Transportation Demand Management

8.4.1 General

  1. A transportation demand management (TDM) plan must be prepared for certain development projects, as follows:
    1. A TDM plan is required for new construction of a principal building in excess of 5,000 square feet.
    2. A TDM plan is required for substantial renovation of a principal building with a gross floor area of at least 50,000 square feet and involving a change of use.
    3. A TDM plan is not required for single- unit dwellings, double-unit dwellings, or any project in a D-C, D-IL, or D-IH zone, irrespective of the above requirements.
  2. A TDM plan must be reviewed and approved, approved with modifications, or disapproved by the City Planning Board as part of major site plan review per Section 11.3.7. No building permit or certificate of occupancy may be granted prior to approval of a required TDM plan.

8.4.2 TDM Plan

  1. TDM Plan Requirements
    1. A TDM plan must be consistent with a TDM Guide adopted by the City Planning Board.
    2. A TDM plan must be prepared by a qualified professional with demonstrated experience in transportation planning, traffic engineering, or comparable field.
    3. A TDM plan must determine:
      1. The anticipated travel demand for the project.
      2. How the anticipated travel demand for the project will be met on-site or off-site, including:
        1. Number of on-street vehicle parking spaces, off-street vehicle parking spaces, or shared vehicle parking arrangements.
        2. Number of short-term and long-term bicycle parking spaces.
        3. Accommodations for pedestrians, cyclists, motorists, transit riders, and the mobility-impaired.
      3. The strategies that will be employed to reduce single-occupancy vehicle trips, reduce vehicle miles travelled by site users, and promote transportation alternatives such as walking, cycling, ridesharing, and transit.
      4. The modal share objectives that will be sought from the implementation of TDM strategies.
  2. TDM Strategies. TDM strategies may include, but are not limited to, the following:
    1. Walking, cycling, ridesharing, and transit promotion and education.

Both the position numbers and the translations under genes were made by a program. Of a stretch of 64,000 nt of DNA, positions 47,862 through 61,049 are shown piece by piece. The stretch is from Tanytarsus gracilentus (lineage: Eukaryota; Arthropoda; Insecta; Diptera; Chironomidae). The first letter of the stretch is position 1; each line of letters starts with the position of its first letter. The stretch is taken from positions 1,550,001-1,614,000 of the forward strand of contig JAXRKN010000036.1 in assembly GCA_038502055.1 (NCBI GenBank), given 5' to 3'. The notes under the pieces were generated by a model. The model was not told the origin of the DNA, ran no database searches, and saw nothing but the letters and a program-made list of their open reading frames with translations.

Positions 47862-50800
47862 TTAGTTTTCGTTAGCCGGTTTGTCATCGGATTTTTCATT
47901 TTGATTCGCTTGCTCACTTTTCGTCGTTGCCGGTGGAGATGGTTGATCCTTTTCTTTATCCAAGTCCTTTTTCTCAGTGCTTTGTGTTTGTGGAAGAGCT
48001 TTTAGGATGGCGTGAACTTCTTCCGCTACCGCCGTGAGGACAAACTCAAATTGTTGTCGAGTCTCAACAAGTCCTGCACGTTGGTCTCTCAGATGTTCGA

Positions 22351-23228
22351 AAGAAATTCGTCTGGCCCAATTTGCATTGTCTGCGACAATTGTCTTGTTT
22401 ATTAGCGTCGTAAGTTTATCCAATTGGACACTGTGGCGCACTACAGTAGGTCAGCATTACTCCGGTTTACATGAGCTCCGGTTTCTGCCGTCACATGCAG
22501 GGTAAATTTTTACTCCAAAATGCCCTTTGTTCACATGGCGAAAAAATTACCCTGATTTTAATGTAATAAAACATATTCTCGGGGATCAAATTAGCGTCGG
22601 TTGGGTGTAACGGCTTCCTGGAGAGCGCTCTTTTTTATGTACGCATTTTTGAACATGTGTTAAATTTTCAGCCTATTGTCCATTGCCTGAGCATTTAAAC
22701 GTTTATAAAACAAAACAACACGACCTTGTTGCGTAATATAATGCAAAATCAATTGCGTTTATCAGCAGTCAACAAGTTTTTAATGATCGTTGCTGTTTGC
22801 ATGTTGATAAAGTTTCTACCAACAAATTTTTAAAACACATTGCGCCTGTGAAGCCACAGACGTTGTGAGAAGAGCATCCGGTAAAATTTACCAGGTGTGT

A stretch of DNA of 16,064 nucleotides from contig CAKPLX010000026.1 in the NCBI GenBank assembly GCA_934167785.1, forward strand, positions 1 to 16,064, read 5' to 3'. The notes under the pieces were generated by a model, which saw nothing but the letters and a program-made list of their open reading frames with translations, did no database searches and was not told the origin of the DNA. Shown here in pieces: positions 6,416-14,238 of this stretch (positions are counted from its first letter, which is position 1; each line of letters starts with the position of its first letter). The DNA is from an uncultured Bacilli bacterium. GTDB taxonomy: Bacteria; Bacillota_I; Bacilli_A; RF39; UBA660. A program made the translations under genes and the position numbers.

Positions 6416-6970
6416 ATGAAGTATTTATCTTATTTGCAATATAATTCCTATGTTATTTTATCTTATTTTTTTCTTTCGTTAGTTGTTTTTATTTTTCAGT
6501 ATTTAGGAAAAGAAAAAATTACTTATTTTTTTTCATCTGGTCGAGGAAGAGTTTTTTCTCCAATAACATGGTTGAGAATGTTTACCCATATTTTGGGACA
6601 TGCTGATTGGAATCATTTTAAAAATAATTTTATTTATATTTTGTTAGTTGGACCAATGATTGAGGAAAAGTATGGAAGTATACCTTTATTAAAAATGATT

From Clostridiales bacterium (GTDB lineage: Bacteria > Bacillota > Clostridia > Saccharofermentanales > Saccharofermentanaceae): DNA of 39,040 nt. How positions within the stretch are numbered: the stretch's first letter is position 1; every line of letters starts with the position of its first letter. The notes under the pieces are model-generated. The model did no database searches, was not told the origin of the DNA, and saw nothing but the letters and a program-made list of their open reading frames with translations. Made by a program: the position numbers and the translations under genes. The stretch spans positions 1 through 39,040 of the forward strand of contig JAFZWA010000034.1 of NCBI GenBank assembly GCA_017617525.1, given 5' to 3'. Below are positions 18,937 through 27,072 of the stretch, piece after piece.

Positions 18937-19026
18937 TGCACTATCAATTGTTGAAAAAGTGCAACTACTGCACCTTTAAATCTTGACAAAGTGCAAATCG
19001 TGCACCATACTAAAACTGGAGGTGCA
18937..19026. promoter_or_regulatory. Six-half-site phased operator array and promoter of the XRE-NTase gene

2. Parking cash-out programs or unbundled parking/market rate pricing.
    3. Shared parking arrangements.
    4. Enhanced bicycle parking and services (above the minimum required).
    5. Support for car-share and bike-share services and facilities.
    6. Carpooling or vanpooling programs or benefits.
    7. Free or subsidized transit passes, transit-to- work shuttles, or enhanced transit facilities (such as bus shelters).
    8. Guaranteed ride home (GRH) programs.
    9. Provision for alternative work schedules (i.e., flextime, compressed work week, staggered shifts, telecommuting).
    10. Promotion of “live near your work” programs.
    11. Roadway improvements adjacent to the site that will help encourage transportation alternatives.
    12. Designation of an on-site employee and/or resident transportation coordinator.
    13. Membership in a Transportation Management Association (TMA).
  3. TDM Performance Standards. In making its decision, the City Planning Board must make written findings of fact on the following matters:
    1. The project includes performance objectives to minimize single-occupancy vehicle trips and maximize the utilization of transportation alternatives to the extent practicable, taking into account the opportunities and constraints of the site and the nature of the development.
    2. The project must meet the anticipated transportation demand without placing an unreasonable burden on public infrastructure, such as transit and on-street parking facilities, and the surrounding neighborhood.